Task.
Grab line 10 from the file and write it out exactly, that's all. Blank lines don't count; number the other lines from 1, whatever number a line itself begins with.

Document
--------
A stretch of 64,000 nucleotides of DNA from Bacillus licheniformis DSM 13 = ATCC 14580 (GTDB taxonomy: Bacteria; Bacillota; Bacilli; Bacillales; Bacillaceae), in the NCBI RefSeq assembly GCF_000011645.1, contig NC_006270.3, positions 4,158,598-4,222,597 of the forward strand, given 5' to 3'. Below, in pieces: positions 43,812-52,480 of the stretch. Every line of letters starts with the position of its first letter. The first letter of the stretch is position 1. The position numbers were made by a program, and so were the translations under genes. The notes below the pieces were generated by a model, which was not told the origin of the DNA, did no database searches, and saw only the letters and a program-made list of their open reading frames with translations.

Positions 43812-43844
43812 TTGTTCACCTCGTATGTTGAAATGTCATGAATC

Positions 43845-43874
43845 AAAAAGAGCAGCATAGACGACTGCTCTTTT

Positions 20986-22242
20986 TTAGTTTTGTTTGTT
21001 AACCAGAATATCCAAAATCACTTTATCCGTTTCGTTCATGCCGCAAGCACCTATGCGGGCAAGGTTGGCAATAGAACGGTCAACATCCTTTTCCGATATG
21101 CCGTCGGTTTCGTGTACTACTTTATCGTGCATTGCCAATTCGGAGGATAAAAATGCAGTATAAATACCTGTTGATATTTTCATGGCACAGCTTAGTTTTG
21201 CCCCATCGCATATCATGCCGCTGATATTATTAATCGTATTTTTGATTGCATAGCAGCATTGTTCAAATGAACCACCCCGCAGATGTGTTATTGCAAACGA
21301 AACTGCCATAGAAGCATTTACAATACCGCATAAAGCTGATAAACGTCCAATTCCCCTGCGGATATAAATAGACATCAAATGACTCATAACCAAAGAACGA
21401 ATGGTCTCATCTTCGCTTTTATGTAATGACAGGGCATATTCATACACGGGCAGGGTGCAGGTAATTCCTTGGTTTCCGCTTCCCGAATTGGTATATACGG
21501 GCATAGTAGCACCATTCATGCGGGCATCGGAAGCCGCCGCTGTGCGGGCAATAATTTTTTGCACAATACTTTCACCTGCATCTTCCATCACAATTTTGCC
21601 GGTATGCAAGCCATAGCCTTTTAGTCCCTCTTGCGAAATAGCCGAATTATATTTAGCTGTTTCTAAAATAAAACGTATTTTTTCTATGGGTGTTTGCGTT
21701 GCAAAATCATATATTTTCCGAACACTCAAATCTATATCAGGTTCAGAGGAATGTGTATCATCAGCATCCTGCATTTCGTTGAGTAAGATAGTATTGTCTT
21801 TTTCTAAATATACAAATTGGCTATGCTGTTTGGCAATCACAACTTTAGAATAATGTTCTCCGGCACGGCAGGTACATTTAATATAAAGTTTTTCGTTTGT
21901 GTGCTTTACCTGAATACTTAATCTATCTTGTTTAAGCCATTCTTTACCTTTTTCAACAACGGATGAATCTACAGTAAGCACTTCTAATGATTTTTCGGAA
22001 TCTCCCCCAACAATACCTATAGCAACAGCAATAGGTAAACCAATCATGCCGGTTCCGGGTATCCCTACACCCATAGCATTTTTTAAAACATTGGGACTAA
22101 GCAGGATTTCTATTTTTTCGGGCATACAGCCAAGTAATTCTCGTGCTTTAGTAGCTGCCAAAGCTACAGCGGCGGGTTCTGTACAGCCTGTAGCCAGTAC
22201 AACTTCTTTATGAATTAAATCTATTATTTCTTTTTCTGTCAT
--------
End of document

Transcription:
21201 CCCCATCGCATATCATGCCGCTGATATTATTAATCGTATTTTTGATTGCATAGCAGCATTGTTCAAATGAACCACCCCGCAGATGTGTTATTGCAAACGA